Rep. Steve Chabot's (R) campaign isn't sure that $57,000 paid to firms run by his now-former campaign manager was spent on consulting and media buys.

Chabot's campaign paid nearly $52,500 to the Fountain Square Group and $4,500 to Prime Media in July and August for "unknown" purposes, according to campaign finance records filed late Tuesday. The expenses were first reported Wednesday morning by cleveland.com.

Both are consulting firms run by Jamie Schwartz, Chabot's former campaign manager who has worked on the Congressman's campaigns since at least 2002.

Schwartz closed those businesses amid an investigation into more than $100,000 missing from Chabot's campaign.

Read more: https://www.cincinnati.com/story/news/politics/elections/2019/10/16/ohio-rep-steve-chabots-campaign-paid-his-former-manager-57-k-unknown-purposes/3996134002/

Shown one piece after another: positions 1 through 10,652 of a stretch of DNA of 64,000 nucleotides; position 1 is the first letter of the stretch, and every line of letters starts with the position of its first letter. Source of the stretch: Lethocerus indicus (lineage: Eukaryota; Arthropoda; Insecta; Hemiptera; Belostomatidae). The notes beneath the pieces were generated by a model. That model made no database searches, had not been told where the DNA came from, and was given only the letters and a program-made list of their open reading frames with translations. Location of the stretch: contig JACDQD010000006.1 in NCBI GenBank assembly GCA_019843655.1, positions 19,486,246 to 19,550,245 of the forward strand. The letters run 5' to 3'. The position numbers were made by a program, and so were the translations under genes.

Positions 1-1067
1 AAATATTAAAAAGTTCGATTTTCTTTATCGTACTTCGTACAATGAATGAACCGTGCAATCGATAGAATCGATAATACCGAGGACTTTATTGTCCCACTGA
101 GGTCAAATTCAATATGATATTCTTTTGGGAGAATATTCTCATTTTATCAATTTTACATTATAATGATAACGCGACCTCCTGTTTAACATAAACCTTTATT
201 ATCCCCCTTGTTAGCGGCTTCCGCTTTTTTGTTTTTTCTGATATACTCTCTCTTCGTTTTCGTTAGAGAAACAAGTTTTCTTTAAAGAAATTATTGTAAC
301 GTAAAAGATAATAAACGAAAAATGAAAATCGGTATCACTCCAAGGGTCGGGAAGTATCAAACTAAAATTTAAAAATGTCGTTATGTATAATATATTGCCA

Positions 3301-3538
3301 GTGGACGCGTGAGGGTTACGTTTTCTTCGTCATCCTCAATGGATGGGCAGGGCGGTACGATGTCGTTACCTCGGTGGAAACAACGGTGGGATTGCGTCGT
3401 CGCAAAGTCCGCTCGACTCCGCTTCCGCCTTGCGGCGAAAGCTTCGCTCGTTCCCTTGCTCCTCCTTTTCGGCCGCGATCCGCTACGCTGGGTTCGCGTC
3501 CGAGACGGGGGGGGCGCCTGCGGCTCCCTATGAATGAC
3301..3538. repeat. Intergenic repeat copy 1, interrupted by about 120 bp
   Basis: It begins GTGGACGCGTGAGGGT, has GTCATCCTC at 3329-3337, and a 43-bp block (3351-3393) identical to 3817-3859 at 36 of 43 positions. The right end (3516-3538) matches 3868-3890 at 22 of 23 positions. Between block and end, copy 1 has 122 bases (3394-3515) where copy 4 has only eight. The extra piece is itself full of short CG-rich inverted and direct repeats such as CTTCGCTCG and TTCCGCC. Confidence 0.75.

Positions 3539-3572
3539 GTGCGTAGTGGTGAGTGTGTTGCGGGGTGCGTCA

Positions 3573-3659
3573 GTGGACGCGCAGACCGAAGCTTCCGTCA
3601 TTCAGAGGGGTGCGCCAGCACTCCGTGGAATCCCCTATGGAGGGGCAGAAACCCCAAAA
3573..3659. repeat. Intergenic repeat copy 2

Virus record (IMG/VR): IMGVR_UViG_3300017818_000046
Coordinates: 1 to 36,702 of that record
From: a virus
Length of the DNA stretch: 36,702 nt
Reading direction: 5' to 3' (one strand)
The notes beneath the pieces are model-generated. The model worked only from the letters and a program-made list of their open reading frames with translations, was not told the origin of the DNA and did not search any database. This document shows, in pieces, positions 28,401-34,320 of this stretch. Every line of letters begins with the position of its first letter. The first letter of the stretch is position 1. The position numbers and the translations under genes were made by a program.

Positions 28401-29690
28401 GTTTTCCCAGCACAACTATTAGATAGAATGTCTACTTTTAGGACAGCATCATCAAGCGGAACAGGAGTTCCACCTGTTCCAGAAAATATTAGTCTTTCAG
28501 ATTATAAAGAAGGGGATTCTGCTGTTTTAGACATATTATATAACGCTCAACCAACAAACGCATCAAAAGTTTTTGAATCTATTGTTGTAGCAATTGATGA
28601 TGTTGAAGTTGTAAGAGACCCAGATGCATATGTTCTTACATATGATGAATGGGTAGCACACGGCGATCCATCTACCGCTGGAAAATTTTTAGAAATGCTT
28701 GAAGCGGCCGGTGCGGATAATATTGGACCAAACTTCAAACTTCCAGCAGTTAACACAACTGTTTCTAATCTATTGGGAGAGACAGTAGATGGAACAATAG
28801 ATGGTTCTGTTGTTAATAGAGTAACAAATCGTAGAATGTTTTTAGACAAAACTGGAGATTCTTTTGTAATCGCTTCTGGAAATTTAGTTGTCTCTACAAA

President Trump to hold rally in Lexington on the eve of the Kentucky election

The night before polls open for the Kentucky general election, President Donald Trump will make a stop in Lexington.

The Trump campaign announced Friday that it will hold a "Keep America Great Rally" at Nov. 4 at 7 p.m. at Rupp Arena in Lexington.

The announcement confirms a report from POLITICO last week that speculated Trump would visit Kentucky before the election to throw support behind Gov. Matt Bevin.

Earlier this week, the president tweeted support for Bevin, saying the governor has "done a wonderful job" and has his "complete and total endorsement."

Read more: https://www.cincinnati.com/story/news/politics/2019/10/18/trump-campaign-hold-rally-lexington-before-kentucky-election/4026926002/

They should look to Louisville for guidance since Trump still owes about $9,000 for security costs and get those costs paid upfront.
https://www.democraticunderground.com/10531737

Ohio State wants lawmakers to ban betting on the Buckeyes

Ohio State doesn’t want you taking Michigan and the points.

The state’s flagship public university and its four-year brethren are asking lawmakers to prohibit betting on football and other collegiate sports as the state moves to authorize sports wagering.